The Warner Archive Collection recently released two box sets of Danny Kaye’s greatest films. During the 1940s, Kaye had an uninterrupted string of critically and financially successful films, four of which are available in Danny Kaye: The Goldwyn Years. The Retro Set will be reviewing each of these titles, as well as other Danny Kaye films available for purchase and download.
Danny Kaye’s third feature and pairing with Samuel Goldwyn was his biggest box-office hit to date. The Kid from Brooklyn continually tops fans’ favorite lists, and while Wonder Man may be my “end-all be-all” favorite Kaye film, there are several elements that make Kid a solid musical comedy.
The film was released exactly ten years after the original version (The Milky Way) was released starring Harold Lloyd. When Samuel Goldwyn purchased the remake rights for The Milky Way, he ordered the original negative destroyed (just like a producer) so no comparison could be made. Luckily, the film still exists today, thanks to Harold Lloyd’s careful preservation of all his work. Most interestingly, the original was directed by comedy veteran Leo McCary, who took sick near the end of filming and Norman Z. McLeod stepped in to finish up principle photography. Interesting, because McLeod directed the Danny Kaye remake. Veteran character actor Lionel Stander was also so good in the original, he returned to play the same role here.
Kaye plays Burleigh Sullivan, a shy, sweet milquetoast of a milkman who gets involved in a street fight with the world middleweight boxing champion Speed McFarlane, ducking his way into “mistakenly” knocking the champ out. Press grabs a hold of the news, and before you can say “farce,” Kaye is promoted as a great boxer in a series of fixed fights. He begins to believe his own publicity, and turns from an innocent into a big, ostentatious blowhard, almost overnight.
Like the best Kaye films, the theme deals with a split personality (Wonder Man, Secret Life of Walter Mitty), and the spiritual battle for a balanced middle ground. Kaye was known in private circles as displaying an out-of-control “ego,” and to those closest to him as almost completely insufferable. He had worked long and hard to get his career going, and now by the mid 1940s, he was the biggest box-office star, and was enjoying this lifestyle all the way.
While the studio press machines did their best to offer up the most squeaky clean versions of their stars, nightclub fights and rudeness to journalists made its way into the columns. Whether it was his idea, his shrewd manager/writer/lyricist wife Sylvia Fine or someone else behind the curtain, the genius move to “play up” Kaye’s struggle to stay humble while battling with inner demons proved to be an engaging and easily recyclable conflict in his films.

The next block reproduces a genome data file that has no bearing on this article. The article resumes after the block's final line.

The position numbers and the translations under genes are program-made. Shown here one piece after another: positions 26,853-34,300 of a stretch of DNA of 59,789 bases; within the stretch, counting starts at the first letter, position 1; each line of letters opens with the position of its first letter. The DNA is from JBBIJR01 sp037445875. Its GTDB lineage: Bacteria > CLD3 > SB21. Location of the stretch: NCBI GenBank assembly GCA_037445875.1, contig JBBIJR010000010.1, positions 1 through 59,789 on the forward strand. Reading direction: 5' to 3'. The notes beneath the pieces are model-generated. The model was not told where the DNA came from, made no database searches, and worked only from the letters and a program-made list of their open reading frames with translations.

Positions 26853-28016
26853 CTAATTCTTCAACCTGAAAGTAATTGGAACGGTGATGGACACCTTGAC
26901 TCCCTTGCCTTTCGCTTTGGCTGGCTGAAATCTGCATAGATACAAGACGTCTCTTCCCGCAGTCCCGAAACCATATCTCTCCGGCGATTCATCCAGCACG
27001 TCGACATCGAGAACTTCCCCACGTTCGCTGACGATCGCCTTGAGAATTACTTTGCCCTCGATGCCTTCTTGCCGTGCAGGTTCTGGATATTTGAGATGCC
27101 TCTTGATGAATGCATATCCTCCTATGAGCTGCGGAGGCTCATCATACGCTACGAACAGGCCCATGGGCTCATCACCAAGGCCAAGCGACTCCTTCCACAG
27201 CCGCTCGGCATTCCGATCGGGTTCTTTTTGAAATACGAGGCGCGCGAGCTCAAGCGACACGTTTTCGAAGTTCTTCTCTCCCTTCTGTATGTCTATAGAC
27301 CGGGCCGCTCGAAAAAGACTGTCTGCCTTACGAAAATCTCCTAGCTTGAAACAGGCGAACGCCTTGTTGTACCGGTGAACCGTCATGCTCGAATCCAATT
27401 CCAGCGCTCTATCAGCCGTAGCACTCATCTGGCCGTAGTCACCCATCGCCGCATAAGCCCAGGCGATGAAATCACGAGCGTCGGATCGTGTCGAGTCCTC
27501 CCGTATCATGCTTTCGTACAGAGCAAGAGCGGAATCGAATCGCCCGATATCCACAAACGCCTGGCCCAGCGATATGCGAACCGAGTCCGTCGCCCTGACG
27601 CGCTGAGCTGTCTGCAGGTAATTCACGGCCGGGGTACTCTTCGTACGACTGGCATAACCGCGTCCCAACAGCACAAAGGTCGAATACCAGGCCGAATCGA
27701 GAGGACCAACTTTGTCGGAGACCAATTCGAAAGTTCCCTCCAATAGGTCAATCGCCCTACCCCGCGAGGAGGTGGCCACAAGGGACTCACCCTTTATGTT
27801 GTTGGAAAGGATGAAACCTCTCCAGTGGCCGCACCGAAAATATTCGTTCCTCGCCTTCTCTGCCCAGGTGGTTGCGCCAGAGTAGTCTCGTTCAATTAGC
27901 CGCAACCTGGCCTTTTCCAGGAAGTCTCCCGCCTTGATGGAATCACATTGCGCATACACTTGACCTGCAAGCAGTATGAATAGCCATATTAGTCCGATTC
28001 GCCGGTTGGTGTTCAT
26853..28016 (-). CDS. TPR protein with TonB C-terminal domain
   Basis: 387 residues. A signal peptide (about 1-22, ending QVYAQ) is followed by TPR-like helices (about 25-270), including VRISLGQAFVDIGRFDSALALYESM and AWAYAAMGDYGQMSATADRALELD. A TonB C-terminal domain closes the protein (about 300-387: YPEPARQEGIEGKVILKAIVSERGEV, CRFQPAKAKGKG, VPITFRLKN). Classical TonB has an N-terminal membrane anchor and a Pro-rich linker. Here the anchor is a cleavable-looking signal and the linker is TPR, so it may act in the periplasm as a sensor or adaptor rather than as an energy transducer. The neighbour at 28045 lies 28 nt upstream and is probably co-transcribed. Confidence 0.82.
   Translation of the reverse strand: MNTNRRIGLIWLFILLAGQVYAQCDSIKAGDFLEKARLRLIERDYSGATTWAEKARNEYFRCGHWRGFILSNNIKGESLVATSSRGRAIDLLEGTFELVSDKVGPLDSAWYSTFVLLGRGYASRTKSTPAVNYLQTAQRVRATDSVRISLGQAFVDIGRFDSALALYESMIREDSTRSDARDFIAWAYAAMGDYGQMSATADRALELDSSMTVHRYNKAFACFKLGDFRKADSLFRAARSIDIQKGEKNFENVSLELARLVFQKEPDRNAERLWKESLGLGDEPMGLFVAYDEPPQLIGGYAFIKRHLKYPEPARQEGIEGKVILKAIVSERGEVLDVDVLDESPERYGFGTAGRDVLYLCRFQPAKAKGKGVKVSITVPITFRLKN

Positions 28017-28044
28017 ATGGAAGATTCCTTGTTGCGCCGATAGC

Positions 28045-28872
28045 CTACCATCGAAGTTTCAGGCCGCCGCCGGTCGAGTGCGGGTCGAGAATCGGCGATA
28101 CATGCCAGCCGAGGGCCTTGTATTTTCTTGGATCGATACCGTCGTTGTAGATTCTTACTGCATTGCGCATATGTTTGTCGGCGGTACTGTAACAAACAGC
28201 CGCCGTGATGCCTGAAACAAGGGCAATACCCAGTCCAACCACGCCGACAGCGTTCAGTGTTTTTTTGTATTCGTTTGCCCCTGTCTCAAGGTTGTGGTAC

Virginia Mayo, the love interest he was continually paired up with through the rest of the Goldwyn films, usually played the “girl next door” who appreciated Kaye for his simple, shy side. Here again, she falls for the milkman who bangs on her door in the middle of the night for help when his horse Agnes who goes into labor in the middle of his delivery route. By the time he returns from a cross-country promotional tour, he is a bombastic and obnoxious egoist who she barely recognizes. She learns that his bouts have all been “fixed’” and she pleads with him to quit the racket. The fight manager, however, works the other side of Sullivan, trying to explain that in the battle for good vs evil, it’s actually the one who wants to “give up” that’s the bad guy. In the end, Kaye’s fighting days are over, but the real question, in a very cryptic conclusion, asks which side really “prevailed?”
The usual fun and fluffy musical numbers are here, all decked out with the Goldwyn Girls and a very perky Vera Ellen in her second film, playing Kaye’s sister, dancing up a storm. Kaye only has one signature number in the mix, penned by wife Fine, that really doesn’t fit into the regular milieu. After crashing a charity benefit where both Vera Ellen and Virginia Mayo are performing, Kaye does a comedy song about “Pavlova.” Fine was accused of plagiarizing her own earlier routine that helped make Kaye a nightclub star, called “Tchaikovsky.” The Pavlova song itself is quite inspired, a satirical “skewering” of modern dance that is a fascinating time-capsuled commentary on art vs. commerce, but feels completely out of place, coming from the awkward milkman character Kaye is playing. Critics at the time sighted the inconsistency, but audiences didn’t seem to care. The song and the film were big hits.
The real reason to see The Kid From Brooklyn, however, is the handful of scenes involving Walter Abel as promoter Gabby Sloane, Lionel Stander as trainer Spider Schultz, and the magnificent Eve Arden as Gabby’s girlfriend. Of course any film with Arden’s special comic gifts is a treat, but the writing and timing of fast-talking, easy to explode Abel, goon Stander, smart-ass Arden and simple-minded Kaye, when they’re all in the same room, is lightning in a bottle. Whenever you have characters with such clear motivations, and the actors grab a firm hold of their objectives, combined with strong writing and assured direction, it is sublime perfection.
While Kaye really delivers a fine performance, an interesting exercise would be to view Harold Lloyd’s The Milky Way with The Kid From Brooklyn and try and determine which is the stronger film. I’ve seen both, and while the similarities are startling, I would say in this particular match up, Kaye deserves the knock-out.
The Kid From Brooklyn is available as a manufacture on demand (MOD) Blu-ray through Warner Archive.
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